The United Nations Development Programme (UNDP) is starting a comprehensive training programme focusing on election Scrutineers, Returning Officers, and Media in Bougainville.

The polling period will fall between May 11 and May 25. Counting will commence immediately after the polling period from May 26 to June 7 and the writs will be returned the next day, June 8, 2015

The trainings are part of UNDP´s effort to enhance the understanding of the 2015 Bougainville general elections process, due to start from 11 May. UNDP will also be supporting the coordination of election observation groups, providing training support to women candidates, and facilitating a post-elections lessons-learnt exercise.

The scrutineer training is expected to reach as many as 720 people and aims to provide scrutineers with an overview of the electoral process and their role in it so that any complaints raised during polling and counting are based on an understanding of those processes.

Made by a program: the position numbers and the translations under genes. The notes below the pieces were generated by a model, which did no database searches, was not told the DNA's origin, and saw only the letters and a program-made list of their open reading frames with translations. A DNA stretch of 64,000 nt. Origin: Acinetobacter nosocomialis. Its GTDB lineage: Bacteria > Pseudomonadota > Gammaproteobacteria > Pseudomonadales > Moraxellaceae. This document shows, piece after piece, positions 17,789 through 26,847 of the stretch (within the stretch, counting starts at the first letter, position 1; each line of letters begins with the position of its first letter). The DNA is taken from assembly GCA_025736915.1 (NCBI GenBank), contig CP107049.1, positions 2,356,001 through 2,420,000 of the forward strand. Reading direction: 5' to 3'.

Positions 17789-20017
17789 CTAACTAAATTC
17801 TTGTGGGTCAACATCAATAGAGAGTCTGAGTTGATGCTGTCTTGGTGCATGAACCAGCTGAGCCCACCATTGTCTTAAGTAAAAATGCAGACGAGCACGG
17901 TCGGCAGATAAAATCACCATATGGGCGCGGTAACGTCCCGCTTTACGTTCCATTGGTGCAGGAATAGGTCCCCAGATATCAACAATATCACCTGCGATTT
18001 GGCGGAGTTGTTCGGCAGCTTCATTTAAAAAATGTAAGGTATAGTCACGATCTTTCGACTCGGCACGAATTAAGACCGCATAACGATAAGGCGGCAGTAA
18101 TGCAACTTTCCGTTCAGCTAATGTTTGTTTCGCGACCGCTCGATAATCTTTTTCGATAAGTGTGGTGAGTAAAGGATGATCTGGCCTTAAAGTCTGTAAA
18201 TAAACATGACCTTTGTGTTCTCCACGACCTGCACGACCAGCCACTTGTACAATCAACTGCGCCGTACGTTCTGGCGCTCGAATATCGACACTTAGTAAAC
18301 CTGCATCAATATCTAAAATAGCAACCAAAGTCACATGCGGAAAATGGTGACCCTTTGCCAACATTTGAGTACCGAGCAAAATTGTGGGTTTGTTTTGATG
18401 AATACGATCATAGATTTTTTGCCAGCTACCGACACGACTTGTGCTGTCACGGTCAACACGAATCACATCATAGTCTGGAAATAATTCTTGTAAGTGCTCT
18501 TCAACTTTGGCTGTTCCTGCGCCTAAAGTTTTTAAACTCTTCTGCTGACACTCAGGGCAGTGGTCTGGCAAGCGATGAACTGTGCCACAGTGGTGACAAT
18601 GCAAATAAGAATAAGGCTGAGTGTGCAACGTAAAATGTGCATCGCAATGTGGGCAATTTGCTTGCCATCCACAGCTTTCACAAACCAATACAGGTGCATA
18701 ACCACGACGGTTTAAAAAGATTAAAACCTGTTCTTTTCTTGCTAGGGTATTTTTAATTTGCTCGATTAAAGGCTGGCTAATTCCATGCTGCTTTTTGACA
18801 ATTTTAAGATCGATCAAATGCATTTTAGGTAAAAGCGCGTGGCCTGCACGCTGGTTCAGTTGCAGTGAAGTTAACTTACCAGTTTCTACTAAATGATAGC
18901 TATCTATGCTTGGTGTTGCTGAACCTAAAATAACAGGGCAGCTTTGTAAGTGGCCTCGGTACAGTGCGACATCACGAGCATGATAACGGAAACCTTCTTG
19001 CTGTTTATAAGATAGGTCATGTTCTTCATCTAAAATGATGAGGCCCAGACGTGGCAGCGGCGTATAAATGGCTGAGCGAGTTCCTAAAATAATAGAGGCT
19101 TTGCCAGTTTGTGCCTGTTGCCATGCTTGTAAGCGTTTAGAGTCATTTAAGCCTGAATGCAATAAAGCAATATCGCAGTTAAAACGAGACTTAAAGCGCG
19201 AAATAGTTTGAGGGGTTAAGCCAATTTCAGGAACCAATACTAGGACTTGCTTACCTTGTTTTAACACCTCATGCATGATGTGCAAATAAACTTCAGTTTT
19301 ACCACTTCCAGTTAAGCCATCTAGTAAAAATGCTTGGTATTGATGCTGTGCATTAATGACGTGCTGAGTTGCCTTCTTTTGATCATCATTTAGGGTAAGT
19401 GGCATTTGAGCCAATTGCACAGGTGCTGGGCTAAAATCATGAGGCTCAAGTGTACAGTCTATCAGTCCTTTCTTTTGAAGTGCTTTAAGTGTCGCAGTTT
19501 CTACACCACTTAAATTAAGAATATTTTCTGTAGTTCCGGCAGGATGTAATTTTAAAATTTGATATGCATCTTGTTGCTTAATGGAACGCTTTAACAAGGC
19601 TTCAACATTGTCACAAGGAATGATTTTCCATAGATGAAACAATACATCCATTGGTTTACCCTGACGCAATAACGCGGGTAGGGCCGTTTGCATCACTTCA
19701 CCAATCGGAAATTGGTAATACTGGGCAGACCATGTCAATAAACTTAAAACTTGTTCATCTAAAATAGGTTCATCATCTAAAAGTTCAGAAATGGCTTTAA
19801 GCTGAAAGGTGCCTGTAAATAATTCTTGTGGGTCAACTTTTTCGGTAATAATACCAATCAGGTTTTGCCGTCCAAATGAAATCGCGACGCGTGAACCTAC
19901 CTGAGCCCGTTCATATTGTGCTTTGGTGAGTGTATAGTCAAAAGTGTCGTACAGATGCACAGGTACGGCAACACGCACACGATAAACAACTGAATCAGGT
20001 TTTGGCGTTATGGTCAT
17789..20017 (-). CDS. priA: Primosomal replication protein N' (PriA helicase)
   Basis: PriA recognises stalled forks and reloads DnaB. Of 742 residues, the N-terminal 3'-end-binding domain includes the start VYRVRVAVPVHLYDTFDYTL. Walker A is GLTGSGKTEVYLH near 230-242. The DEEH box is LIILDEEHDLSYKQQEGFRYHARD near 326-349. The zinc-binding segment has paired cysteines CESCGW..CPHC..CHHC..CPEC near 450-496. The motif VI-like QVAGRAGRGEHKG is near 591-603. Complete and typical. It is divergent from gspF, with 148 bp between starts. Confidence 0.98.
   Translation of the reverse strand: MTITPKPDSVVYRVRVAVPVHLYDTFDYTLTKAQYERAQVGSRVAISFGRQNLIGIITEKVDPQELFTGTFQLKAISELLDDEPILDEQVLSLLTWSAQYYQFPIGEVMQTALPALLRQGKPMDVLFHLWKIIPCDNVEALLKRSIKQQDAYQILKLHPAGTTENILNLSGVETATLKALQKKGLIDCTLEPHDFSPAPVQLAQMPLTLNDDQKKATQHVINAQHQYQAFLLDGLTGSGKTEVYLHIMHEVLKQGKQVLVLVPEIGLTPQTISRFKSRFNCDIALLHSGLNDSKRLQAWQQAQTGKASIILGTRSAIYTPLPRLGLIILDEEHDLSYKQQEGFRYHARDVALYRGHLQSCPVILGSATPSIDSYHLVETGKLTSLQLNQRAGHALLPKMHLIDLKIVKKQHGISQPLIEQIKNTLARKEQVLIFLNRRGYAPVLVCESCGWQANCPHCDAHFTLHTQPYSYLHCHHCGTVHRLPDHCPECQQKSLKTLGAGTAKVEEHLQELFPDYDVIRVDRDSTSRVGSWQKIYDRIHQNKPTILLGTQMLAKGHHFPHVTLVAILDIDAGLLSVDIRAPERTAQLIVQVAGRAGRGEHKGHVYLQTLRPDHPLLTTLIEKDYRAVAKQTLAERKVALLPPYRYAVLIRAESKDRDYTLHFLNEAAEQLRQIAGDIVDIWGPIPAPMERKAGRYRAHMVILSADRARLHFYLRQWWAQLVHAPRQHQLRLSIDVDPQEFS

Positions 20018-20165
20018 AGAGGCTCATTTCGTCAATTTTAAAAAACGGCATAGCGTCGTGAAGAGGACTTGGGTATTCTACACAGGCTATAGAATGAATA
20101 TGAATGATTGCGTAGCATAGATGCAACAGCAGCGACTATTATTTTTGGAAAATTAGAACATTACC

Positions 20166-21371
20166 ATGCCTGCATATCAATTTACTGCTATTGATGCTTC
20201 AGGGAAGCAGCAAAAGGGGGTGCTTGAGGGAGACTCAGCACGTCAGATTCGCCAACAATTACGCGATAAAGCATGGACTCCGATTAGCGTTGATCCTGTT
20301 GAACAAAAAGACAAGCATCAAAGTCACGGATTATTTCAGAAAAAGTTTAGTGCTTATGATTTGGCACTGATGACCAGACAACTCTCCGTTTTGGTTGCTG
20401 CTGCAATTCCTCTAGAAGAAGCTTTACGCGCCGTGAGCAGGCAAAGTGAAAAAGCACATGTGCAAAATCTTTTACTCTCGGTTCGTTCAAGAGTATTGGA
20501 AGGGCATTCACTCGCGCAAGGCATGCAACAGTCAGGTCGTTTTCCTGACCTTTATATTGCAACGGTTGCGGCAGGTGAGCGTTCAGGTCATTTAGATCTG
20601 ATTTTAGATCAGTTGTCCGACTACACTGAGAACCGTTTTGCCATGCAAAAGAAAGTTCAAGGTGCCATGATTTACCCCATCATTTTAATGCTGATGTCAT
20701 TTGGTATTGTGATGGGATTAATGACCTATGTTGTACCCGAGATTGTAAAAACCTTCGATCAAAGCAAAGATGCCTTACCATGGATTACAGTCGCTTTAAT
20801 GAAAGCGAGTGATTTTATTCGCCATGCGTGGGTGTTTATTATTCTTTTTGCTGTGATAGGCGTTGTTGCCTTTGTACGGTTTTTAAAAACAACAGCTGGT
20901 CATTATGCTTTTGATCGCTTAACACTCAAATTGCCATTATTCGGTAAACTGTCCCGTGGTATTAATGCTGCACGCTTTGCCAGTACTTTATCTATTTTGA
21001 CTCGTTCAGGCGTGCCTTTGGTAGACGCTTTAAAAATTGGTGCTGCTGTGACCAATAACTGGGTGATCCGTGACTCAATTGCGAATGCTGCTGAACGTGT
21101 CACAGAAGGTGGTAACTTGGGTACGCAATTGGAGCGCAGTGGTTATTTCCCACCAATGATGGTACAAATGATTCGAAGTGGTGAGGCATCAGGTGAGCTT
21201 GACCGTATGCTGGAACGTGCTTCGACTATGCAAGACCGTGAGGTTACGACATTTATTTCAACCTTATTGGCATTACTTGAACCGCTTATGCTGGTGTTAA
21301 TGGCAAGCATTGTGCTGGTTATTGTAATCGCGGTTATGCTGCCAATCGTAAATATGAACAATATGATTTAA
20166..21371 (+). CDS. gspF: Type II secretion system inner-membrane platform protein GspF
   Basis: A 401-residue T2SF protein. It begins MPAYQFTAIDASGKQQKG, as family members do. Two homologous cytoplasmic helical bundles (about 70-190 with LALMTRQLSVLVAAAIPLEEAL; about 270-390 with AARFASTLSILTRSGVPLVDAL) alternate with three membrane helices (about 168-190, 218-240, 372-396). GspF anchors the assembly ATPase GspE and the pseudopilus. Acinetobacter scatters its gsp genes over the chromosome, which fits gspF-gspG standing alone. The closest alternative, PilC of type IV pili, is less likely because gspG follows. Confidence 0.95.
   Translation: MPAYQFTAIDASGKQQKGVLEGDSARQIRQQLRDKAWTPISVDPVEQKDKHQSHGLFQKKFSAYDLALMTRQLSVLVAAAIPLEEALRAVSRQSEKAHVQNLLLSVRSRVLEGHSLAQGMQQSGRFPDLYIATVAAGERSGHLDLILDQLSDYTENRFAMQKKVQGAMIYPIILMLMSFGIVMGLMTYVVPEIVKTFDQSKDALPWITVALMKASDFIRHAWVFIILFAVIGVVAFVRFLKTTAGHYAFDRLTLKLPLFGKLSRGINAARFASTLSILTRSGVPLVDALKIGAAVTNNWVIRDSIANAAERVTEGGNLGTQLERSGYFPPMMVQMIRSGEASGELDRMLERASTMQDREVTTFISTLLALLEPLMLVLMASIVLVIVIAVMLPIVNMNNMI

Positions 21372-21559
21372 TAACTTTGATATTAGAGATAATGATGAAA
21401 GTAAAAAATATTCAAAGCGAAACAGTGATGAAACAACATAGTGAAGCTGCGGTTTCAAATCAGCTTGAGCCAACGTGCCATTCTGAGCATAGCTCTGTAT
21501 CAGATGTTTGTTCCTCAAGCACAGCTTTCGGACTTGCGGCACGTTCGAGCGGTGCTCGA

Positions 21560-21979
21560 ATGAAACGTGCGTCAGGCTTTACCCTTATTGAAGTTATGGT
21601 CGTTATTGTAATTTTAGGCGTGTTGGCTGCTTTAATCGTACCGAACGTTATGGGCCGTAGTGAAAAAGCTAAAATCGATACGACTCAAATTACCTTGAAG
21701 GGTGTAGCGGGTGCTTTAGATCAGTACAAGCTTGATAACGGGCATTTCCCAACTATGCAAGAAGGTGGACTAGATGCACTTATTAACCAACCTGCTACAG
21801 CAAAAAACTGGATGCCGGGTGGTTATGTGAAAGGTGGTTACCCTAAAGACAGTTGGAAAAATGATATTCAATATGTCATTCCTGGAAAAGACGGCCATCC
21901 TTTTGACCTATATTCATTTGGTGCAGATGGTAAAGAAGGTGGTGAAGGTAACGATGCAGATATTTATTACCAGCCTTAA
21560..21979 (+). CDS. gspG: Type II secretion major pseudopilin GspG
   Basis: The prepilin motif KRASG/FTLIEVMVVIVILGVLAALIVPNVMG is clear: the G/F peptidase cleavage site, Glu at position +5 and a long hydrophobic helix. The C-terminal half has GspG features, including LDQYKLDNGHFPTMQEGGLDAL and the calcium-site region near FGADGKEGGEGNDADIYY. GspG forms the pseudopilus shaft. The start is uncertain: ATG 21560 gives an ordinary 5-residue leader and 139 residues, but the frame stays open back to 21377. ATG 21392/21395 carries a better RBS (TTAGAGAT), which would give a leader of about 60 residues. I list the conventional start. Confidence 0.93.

UNDP will also facilitate small group and one-on-one training discussions with Bougainville’s 19 Returning Officers, focusing on the Office of the Bougainville Electoral Commission´s (OBEC) process for handling complaints during the polling and counting periods. The training aims to ensure that complaints about elections are resolved in a consistent, transparent, and timely manner.

The media training will target local media houses. The main objective of the training is to equip journalists with the basic knowledge and professional skills that will enable them to cover election processes in a fair, balanced, and non-partisan way and through them enable citizens to become well-informed and active participants in the political decision processes.

“Election stakeholders, such as Scrutineers, Returning Officers, and Media, are a key component of the wider election process. By ensuring their understanding of their role and the electoral procedures, we are promoting credible elections,” said Ray Kennedy, UNDP´s electoral support team leader.

OBEC´s acting Commissioner, George Manu, stated that “These elections are of fundamental importance to Bougainville. OBEC welcomes the UN´s support in these key components of a democratic election.”